Robinson reiterates: “We simply have not the evidence to say even that he was always obedient, always loving.” “And we should be careful to avoid theological judgments that imply historical statements we cannot substantiate.”14  But Robinson himself seems in the long run not to be quite so careful. Nor does Pittenger, who can blissfully affirm: “His response to the divine intention was adequate and complete, even if this cannot be demonstrated from the material in the Gospel narratives.”15  Then on what possible basis are such statements being made? It is hard not to conclude that Process Christologians are mainly working off of what we might call “theologica1 inertia,” holding onto this or that item of traditional doctrine after having kicked most of the props out from under it.
But let us suppose that the Process thinkers’ belief in Jesus’ “perfect humanity” has some valid basis not apparent from their own defense of it. We still must question its viability at an equally crucial point. The clear direction of Process rhetoric on this issue is to say that Jesus was qualita­tively different from the rest of us, that his conformity to the Logos, or to God’s aims, was unparalleled by the mass of humanity. (This is basically the claim, even if there are held to have been other occasional exceptions—a question we will take up in the next section.) Will this work? More specifically, does such a belief comport with the Process desire to have Jesus be of a piece with humanity rather than a radical exception to it? We saw that the Process zeal for a completely human Jesus recapitulates the Christological agenda of Schleiermacher: It "must... be possible with respect to our task to present the divinity of Christ in such a way that the human element in the whole phenomenon of Christ in his whole life remains unimperiled.”16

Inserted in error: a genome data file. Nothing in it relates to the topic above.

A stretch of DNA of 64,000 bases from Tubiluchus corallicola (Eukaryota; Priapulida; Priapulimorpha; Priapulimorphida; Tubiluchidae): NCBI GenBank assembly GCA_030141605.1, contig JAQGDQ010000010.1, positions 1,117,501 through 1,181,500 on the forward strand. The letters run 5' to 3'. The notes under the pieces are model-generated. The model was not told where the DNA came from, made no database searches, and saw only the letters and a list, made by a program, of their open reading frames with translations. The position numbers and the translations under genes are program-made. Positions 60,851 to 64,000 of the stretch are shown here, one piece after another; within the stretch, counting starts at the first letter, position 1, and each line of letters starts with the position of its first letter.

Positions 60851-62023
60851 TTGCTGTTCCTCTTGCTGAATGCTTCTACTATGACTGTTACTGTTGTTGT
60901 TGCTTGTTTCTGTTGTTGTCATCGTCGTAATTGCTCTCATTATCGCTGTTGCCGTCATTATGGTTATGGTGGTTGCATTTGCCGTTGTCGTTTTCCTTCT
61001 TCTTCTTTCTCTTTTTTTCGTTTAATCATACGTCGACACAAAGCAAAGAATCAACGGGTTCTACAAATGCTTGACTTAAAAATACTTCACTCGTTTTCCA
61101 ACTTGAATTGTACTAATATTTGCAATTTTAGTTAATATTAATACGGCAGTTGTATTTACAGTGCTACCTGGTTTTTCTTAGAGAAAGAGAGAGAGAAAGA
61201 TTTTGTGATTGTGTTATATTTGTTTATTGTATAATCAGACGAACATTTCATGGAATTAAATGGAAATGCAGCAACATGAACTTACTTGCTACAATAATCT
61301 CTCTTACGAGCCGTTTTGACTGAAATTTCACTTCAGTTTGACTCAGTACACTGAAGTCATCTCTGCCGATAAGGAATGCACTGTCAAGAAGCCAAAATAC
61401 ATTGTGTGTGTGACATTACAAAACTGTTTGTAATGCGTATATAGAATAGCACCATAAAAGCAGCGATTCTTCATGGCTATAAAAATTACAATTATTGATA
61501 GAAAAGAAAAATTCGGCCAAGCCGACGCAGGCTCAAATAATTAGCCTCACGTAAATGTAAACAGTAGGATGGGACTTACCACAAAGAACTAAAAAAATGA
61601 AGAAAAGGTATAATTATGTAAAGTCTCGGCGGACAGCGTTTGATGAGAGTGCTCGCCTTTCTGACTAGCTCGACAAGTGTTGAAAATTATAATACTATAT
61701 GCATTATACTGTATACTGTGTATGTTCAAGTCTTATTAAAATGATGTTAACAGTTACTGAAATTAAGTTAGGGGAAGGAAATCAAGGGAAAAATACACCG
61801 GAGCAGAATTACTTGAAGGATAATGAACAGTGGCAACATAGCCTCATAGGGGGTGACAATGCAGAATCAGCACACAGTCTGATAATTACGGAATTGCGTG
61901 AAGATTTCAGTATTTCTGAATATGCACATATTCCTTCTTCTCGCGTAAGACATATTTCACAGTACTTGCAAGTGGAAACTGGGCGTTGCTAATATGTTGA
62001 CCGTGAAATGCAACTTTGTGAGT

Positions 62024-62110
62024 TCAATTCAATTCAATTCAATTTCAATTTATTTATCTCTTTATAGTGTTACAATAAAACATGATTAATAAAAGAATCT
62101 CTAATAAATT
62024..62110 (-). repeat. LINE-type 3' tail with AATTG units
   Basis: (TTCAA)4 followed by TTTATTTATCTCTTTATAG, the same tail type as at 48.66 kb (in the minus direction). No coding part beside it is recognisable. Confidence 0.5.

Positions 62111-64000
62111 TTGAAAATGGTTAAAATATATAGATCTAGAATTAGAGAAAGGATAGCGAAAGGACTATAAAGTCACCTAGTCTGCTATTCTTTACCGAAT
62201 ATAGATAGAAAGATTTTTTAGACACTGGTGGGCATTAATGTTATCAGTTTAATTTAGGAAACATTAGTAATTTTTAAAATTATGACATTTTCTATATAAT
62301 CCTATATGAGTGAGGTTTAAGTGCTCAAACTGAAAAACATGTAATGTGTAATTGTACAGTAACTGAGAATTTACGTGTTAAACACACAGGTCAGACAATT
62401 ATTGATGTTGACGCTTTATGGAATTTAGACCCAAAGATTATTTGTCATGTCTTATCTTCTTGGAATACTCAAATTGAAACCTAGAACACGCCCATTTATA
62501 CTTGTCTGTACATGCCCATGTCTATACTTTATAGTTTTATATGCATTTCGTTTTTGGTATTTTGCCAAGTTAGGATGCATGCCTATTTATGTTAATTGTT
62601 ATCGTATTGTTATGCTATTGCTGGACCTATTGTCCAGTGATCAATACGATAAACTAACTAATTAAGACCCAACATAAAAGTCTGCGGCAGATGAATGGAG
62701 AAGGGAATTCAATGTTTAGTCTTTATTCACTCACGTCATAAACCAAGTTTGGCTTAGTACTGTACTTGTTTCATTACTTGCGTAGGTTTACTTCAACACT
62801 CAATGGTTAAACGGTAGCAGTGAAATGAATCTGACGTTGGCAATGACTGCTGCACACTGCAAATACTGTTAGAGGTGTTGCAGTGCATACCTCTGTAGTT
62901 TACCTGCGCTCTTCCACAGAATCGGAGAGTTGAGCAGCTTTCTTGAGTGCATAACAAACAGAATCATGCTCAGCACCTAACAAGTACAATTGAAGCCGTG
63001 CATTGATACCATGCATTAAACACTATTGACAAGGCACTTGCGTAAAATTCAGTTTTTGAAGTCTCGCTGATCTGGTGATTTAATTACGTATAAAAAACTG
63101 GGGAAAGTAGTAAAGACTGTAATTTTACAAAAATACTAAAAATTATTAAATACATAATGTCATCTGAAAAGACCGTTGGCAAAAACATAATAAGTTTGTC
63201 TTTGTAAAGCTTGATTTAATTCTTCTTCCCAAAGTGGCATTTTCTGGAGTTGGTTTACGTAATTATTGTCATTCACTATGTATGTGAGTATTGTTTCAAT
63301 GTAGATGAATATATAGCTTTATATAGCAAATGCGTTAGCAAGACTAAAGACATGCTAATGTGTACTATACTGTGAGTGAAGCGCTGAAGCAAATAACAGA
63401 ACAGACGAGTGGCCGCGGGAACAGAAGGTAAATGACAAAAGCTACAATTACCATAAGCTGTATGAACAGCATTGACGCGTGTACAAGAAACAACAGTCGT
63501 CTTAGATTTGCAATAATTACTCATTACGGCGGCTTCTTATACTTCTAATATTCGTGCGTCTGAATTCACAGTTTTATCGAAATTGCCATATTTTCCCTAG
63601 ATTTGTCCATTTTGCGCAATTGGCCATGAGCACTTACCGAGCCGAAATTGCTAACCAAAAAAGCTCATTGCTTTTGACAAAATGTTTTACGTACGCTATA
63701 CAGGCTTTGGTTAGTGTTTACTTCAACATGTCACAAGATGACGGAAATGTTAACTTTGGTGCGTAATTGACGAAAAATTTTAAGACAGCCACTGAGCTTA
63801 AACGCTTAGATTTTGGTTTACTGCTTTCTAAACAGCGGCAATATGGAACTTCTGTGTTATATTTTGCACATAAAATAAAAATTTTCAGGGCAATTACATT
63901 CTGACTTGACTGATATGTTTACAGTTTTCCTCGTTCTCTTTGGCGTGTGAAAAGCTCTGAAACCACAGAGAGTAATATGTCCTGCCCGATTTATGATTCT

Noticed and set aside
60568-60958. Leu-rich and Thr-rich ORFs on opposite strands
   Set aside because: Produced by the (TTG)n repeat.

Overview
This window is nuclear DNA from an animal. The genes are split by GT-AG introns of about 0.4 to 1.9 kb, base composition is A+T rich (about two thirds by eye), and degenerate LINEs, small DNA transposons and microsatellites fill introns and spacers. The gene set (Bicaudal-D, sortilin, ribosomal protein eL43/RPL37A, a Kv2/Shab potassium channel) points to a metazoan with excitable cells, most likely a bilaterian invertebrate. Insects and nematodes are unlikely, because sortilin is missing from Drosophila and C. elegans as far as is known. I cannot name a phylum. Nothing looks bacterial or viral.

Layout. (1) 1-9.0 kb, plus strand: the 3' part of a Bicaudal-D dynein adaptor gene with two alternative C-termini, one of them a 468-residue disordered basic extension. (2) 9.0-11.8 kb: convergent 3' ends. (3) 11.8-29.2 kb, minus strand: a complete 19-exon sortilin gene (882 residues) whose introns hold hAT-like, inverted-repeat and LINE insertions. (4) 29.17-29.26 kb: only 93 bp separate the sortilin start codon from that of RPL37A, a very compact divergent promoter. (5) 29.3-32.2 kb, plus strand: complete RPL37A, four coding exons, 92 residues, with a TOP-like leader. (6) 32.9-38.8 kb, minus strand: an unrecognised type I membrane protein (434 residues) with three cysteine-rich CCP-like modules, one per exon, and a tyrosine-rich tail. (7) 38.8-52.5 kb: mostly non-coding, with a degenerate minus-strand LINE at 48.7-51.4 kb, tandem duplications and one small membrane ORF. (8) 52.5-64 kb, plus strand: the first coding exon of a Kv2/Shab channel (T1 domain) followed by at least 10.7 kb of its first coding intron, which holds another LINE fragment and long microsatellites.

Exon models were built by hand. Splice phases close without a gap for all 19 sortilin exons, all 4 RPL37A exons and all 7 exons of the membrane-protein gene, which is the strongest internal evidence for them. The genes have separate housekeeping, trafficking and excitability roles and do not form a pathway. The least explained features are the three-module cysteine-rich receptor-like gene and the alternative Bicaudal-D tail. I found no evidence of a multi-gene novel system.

How successful was Schleiermacher in his bid to avoid the shadow of docetism at all costs? Strauss was not persuaded: 
A sinless, archetypal Christ is not one whit less unthinkable than a supernaturally begotten Christ with a divine and human nature. On the contrary, since he appears on the very basis of a world view which otherwise excludes miracles or uncaused effects, a further contradiction clings to him from which the church's Christology, which proposes belief in miracles, is free. 17 
In other words, this Son of Man truly has no place to lay his head, since neither naturalists nor supernaturalists can find any room for him. We think that Process Christologies have inherited the same diffi­culty: their "perfect" Jesus is "neither ichthus nor fowl" since his perfection seems to stick out like a sore thumb from the Process framework which disallows divine interventions.
Of all the writers on Process Christology, at least John Cobb seems to be uneasily aware of this problem. But his "solution" is not a happy one. As if to tone down all these claims for perfection, he imposes limits on Jesus' "perfect” harmony with the Logos. His selfhood, then, was "completely" constituted by the Logos, but only "at least at important times in his life.”18  Keep in mind that Cobb wants to talk about "a distinctive incarnation”19 in Jesus, i.e., the logic of the whole system tends toward attributing some kind of qualitative distinctiveness to Jesus; ­otherwise why bother with him?